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Telegram Downloads Soar as Trump Supporters Deplatformed

Trump supporters flocked to the encrypted messaging app after “posts on Parler had urged users” to move there, The Daily Telegraph reported. Tatyana Flegontova / TASS

Encrypted messaging app Telegram has become the second-most downloaded app in the United States after President Donald Trump and his supporters were deplatformed in the wake of last week’s deadly assault on the U.S. Capitol, The Daily Telegraph reported Monday.

Telegram's downloads rose as Twitter and Facebook banned Trump while Google and Apple removed conservative social network Parler from their app stores. The tech giants said they took drastic actions — which were criticized by Russian pro- and anti-Kremlin figures as well as by Telegram co-founder Pavel Durov himself — over the outgoing president’s role in inciting last Wednesday’s U.S. Capitol riot that killed five people.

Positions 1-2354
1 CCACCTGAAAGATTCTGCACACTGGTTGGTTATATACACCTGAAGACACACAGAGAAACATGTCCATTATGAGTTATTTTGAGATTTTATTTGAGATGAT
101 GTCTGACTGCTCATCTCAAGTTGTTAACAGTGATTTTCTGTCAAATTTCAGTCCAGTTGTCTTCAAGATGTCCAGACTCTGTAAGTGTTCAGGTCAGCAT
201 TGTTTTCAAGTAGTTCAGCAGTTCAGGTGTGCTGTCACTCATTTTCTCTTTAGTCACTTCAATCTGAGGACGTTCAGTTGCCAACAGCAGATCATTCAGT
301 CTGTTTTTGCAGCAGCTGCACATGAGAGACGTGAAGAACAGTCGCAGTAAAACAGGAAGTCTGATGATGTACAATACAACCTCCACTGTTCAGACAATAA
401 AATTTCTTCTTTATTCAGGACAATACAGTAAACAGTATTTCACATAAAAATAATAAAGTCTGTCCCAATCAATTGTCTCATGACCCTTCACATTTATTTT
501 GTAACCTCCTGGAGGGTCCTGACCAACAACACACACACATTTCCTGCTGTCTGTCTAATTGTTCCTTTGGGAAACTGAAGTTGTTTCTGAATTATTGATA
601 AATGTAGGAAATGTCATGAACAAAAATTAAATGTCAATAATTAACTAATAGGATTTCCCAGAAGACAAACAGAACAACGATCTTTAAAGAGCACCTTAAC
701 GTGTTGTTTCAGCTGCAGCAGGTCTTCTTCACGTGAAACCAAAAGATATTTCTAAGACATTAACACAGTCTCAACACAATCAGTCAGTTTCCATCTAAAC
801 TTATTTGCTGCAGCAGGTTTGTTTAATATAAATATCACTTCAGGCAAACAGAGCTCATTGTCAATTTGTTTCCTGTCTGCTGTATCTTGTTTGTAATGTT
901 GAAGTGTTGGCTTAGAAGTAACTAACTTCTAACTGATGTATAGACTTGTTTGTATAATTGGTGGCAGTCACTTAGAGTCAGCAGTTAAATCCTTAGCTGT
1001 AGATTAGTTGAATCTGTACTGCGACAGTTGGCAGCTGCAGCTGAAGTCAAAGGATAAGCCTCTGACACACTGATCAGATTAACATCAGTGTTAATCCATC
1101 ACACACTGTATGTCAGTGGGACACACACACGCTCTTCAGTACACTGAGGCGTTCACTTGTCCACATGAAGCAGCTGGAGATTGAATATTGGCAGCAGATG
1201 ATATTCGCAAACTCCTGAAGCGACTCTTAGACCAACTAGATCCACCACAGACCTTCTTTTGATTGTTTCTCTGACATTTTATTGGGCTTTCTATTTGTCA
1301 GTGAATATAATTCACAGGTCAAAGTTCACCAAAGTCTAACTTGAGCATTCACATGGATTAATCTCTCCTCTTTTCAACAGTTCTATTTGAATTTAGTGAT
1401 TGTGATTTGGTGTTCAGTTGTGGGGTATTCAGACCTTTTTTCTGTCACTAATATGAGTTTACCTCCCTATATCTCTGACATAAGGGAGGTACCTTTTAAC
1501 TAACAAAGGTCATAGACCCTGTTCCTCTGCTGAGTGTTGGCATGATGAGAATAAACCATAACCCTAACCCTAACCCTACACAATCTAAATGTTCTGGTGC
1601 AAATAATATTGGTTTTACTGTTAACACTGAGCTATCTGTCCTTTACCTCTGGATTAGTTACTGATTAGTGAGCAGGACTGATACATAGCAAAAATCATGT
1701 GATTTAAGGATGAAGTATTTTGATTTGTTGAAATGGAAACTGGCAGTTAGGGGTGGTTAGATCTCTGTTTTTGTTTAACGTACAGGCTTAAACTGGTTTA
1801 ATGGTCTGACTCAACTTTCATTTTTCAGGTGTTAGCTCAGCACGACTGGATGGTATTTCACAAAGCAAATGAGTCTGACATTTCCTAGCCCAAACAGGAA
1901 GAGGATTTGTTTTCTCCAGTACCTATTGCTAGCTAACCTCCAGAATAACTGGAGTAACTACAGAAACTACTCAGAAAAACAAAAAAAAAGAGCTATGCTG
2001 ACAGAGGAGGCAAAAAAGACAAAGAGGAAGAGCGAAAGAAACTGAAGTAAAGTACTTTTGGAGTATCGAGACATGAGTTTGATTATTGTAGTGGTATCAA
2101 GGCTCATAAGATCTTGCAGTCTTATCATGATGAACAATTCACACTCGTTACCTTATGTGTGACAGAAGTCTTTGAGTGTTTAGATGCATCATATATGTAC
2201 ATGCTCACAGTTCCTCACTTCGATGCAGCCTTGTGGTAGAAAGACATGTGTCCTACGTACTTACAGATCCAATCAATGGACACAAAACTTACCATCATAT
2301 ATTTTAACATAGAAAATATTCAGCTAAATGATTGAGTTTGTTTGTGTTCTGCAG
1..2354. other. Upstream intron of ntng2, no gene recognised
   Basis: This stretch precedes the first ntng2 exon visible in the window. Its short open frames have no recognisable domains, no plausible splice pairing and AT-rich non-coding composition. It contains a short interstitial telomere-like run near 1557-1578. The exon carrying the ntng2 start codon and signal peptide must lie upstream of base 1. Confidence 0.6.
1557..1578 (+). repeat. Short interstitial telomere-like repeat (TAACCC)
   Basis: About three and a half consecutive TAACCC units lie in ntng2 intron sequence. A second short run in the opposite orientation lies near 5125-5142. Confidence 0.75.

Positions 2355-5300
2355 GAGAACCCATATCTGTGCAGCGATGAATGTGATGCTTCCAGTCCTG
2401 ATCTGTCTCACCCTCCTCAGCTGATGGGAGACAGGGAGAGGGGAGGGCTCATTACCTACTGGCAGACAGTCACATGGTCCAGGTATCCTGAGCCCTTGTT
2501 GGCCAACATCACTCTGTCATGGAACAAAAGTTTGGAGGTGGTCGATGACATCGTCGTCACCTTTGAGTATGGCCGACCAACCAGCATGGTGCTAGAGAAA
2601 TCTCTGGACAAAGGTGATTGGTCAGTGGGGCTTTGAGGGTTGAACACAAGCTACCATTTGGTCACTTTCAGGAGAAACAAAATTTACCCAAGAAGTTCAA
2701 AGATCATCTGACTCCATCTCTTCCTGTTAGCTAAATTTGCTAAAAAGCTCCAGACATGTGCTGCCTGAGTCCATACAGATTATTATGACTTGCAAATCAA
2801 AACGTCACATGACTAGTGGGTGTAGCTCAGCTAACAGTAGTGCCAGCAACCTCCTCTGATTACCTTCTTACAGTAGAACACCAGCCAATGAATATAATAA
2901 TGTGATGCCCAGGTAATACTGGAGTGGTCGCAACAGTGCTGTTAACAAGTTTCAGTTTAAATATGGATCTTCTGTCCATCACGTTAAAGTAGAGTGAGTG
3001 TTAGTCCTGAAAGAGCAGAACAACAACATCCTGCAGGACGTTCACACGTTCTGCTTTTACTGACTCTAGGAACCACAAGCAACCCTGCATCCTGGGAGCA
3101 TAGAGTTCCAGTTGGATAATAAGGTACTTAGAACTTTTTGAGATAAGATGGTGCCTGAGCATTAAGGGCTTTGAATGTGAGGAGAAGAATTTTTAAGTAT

According to Sensor Tower research data cited by The Telegraph, around 540,000 U.S. iPhone owners installed Telegram between Wednesday and Sunday, nearly three times as many as the previous week.

Telegram is now the second-most downloaded app in the U.S. as of early Tuesday. Only Signal, another secure messaging app, saw a bigger surge in the past week after its larger competitor WhatsApp’s updated privacy policy allowed it to share more information with parent company Facebook.

Trump supporters flocked to Telegram after “posts on Parler had urged users to move to Telegram before Parler was taken offline on Monday,” The Telegraph reported. Trump’s son Donald Trump Jr. and former attorney Sidney Powell are also frequent users of Telegram.

Since its 2013 launch, Telegram, co-founded by Russian-born entrepreneur Durov, has enjoyed popularity with nearly 500 million active users from mostly Russian-speaking countries and Iran. 

The app has received criticism for its reputation as a safe haven for extremist groups including terrorists, child abusers, far-right activists and neo-Nazis that are banned from mainstream platforms. 

In 2020, the Russian government ended its two-year effort to block Telegram over its refusal to provide users’ online communications to security services.

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